At every step in the proceedings you will likely be encouraged by the judge to settle your matter prior to returning to court. There are many ways of negotiating a settlement of your family law issues, even when you are involved in litigation with your spouse. You can still attend mediation, have four way meetings with your lawyers and negotiate at court prior to and after having seen the judge. There have even been some cases that I have had where the parties have agreed to put the litigation on hold and have signed a collaborative agreement that they will attempt to resolve their matter out of court.

There are many advantages to negotiating a settlement rather than allowing a judge to make a decision for you. These advantages include, but are not limited to the following:

a)      Costs– the cost of litigation, if you have a lawyer of record, is prohibitive. This is mainly due to the time spent waiting with your lawyer to be heard. Each day in court can cost you as much as $2,000 to $3,000. By settling your matter early on in the proceedings, you are potentially saving yourself thousands of dollars in future legal costs.

b)      Dissipating conflict– it is widely known that conflict between parents can have very adverse effects on their children. Litigation, particularly contested litigation, has a tendency to inflame conflict between the parties as things are said in court documents about the other person  that are very hurtful. The children can feel this tension between their parents and it affects their sense of security and stability. Sadly, some parents use litigation to alienate their children from the other parent and this can have devastating effects on the children’s future development. As an old African proverb states- when two elephants fight it is the grass that suffers. Similarly when parents fight, it is their children that suffer most from the conflict.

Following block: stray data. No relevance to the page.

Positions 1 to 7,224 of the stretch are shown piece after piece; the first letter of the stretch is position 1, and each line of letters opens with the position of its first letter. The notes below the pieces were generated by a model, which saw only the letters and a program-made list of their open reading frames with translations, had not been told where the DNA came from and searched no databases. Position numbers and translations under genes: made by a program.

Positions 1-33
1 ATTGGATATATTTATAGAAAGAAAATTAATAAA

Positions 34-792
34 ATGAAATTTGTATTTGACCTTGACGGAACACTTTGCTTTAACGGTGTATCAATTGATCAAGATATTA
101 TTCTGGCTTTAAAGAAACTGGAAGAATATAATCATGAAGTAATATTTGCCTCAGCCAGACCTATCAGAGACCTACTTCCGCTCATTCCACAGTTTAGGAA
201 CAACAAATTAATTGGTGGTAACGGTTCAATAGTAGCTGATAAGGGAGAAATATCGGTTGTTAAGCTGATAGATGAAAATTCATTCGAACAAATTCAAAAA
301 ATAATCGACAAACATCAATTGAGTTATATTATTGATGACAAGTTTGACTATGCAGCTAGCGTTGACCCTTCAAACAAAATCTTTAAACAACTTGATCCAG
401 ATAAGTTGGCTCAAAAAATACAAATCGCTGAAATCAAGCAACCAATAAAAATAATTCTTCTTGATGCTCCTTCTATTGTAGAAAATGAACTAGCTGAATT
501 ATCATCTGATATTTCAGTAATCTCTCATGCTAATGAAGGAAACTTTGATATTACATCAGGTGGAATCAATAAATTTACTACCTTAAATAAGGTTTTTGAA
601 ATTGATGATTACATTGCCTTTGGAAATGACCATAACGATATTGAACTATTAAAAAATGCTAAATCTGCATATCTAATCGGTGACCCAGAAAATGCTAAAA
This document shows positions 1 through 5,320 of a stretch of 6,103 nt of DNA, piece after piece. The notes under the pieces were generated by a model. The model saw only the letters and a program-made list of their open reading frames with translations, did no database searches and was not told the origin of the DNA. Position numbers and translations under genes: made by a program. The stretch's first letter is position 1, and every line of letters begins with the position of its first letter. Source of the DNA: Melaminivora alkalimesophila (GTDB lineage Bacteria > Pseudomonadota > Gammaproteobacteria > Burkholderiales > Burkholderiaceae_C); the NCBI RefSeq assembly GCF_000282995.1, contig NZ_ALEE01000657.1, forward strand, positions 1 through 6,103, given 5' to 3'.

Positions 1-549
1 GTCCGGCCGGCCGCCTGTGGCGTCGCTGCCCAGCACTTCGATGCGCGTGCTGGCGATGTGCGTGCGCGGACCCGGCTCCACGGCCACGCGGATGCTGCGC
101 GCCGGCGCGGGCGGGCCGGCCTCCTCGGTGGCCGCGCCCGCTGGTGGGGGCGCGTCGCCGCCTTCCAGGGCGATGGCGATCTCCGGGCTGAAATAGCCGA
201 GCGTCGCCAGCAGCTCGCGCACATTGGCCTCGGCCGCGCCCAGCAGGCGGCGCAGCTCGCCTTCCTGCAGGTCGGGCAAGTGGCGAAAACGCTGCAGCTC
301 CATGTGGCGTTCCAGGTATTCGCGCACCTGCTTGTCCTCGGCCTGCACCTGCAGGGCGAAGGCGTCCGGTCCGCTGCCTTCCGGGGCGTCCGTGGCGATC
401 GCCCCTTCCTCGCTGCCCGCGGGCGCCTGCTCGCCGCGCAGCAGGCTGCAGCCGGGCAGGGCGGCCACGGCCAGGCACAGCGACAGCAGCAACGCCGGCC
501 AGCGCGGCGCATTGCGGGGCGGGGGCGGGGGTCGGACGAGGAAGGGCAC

c)       Having more control over your life– it is a mystery to me why anyone would ask a complete stranger, i.e. the judge, to decide for them what will happen to their children, their finances, their property, etc… No matter how good your lawyer is at presenting your case, the judge has very little information before them from which they can make these decisions and often there is a lot of conflicting evidence that they have to weigh in making a decision. Some people think that the judge will punish their spouse for their bad behavior (eg. Having had an affair and abandoned their family). This never happens as the judge’s role is not to assign fault for the marriage breakdown. They are simply trying to put each party on a relatively equal footing as they start their new life and to ensure that children are properly cared for.

Very often, the result of the litigation is very predictable and a lawyer with experience in family law can give you an idea fairly early on about what will likely happen if you went to trial. If you are wise you will heed their advice and settle on this basis.

The danger of hiring an “aggressive” lawyer is that that lawyer will take control of the litigation and keep it going when it would actually be in your best interest to settle the case. You should always be doing a cost-benefit analysis for yourself to determine whether pursuing the litigation may end up costing you more than settling the litigation. Also, keep in mind that there are other costs to litigation that are not pecuniary in nature such as the stress that it causes for you and your children and the time that it takes away from your other activities.